Evangelical Association of Malawi (EAM) has said communities can achieve food security if they embrace crop diversification in the face of climate change effects.
EAM general secretary Francis Mkandawire said this on Saturday during a field day at Magaleta Village in Traditional Authority Mlauli in Neno where farmers are implementing new farming methods under Strengthen Community Resilience to Climate Change project.
The project engages farmers in crop diversification, soil and water management, fertiliser multiplication, tree planting and natural forest regeneration and irrigation among other components, to adapt to climate change.
Mkandawire said in a wake of dry spells, crop diversification provides communities a chance to depend on a variety of crops.
“Maize is prone to effects of climate change and the overdependence on it causes perennial hunger. We can survive on cassava, pigeon and cow peas, millet and potatoes among other drought-resistant crops,” he said.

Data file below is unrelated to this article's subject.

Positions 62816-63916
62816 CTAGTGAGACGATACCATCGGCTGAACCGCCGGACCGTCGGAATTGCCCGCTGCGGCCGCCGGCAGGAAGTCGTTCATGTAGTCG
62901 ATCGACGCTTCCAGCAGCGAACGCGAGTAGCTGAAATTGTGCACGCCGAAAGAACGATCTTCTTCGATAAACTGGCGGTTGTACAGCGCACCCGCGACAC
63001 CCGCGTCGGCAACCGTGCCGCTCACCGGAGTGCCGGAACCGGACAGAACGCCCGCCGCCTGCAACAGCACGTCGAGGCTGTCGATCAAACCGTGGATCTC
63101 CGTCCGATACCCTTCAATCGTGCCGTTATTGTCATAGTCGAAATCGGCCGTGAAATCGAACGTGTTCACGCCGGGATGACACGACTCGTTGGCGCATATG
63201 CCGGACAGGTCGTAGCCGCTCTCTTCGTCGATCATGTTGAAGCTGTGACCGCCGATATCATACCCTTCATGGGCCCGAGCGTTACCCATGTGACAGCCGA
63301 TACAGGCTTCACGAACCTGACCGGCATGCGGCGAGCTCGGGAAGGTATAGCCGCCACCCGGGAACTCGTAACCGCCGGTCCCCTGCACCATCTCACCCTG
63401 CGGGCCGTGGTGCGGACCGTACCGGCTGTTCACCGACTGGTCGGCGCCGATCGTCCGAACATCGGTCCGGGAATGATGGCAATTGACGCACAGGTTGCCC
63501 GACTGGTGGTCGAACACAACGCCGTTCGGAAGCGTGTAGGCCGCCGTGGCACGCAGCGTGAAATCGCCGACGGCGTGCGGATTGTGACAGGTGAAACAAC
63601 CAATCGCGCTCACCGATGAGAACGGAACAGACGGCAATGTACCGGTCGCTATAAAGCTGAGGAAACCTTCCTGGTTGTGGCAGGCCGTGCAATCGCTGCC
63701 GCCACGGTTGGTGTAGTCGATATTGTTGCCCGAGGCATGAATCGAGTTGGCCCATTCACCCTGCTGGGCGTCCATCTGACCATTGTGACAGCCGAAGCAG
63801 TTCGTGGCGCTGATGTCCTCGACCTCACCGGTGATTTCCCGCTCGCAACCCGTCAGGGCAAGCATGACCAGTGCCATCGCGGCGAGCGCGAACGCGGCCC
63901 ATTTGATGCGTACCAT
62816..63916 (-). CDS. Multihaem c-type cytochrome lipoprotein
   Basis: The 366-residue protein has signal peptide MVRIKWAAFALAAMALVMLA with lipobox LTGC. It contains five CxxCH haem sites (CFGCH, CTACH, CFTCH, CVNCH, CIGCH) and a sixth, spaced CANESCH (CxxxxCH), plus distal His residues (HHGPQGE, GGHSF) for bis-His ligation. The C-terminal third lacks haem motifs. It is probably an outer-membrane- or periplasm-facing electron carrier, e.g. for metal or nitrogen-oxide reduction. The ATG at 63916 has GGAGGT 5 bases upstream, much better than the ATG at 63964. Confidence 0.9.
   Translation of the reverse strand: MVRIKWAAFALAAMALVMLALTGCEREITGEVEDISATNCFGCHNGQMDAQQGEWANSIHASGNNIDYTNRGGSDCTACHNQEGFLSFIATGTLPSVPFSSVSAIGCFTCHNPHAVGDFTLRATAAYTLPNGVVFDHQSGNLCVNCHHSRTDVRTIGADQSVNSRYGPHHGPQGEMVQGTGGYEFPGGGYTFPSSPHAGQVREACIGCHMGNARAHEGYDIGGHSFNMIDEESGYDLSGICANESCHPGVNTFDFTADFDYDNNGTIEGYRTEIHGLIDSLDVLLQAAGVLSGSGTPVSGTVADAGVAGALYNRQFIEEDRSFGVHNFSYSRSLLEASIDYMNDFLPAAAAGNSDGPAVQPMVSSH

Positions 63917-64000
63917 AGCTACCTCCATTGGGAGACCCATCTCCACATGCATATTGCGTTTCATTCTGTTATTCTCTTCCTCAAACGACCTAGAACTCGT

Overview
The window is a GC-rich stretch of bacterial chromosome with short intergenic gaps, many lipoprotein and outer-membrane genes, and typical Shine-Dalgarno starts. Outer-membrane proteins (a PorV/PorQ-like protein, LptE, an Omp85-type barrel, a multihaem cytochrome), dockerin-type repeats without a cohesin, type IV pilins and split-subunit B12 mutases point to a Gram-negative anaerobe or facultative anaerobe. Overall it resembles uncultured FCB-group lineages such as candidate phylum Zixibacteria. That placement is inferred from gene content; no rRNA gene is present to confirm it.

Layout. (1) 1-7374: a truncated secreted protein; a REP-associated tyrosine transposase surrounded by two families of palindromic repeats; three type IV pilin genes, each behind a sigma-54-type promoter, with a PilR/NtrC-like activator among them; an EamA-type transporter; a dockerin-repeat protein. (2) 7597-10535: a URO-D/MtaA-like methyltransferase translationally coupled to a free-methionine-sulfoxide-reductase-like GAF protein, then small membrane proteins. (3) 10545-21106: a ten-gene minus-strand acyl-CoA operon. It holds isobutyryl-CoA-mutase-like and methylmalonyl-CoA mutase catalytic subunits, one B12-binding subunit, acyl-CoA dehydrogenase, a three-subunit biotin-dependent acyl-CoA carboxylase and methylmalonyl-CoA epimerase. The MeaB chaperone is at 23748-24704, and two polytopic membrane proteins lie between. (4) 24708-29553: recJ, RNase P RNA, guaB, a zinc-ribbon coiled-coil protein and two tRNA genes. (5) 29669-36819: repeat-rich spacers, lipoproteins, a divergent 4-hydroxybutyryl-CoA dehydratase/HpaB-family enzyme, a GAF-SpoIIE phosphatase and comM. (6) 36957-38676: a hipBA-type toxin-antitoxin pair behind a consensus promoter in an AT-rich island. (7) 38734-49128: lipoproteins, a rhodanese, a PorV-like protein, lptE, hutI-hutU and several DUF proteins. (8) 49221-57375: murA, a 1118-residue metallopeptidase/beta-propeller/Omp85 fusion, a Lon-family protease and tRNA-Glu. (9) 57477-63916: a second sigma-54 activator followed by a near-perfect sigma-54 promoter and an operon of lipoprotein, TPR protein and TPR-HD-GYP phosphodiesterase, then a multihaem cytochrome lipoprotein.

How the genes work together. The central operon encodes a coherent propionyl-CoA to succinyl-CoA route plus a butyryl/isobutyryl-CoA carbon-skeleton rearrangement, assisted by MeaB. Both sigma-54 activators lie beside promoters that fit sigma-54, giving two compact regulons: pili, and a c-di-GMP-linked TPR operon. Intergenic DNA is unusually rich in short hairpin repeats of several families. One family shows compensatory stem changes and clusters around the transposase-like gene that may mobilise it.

Mkandawire urged Malawians to change the mindset that acknowledges maize as the only food.
One of the community members from Tikondane Farmers’ Field School Enifa Sositeni hailed EAM for the project that has led to improved farm yields in the area.
“We have grown other crops not only maize. Implementation of these methods has increased farm produce and conserve the environment for our development,” she said.
Councillor for Ligowe ward Amos Duwe asked EAM to expand the project’s scope to other villages to save the whole area from perennial hunger.
EAM project officer Amos Bandawe said the project provides farming methods that help communities to cope up with effects of climate change.
EAM is implementing the project in partnership with Food and Agriculture Organisation (FAO).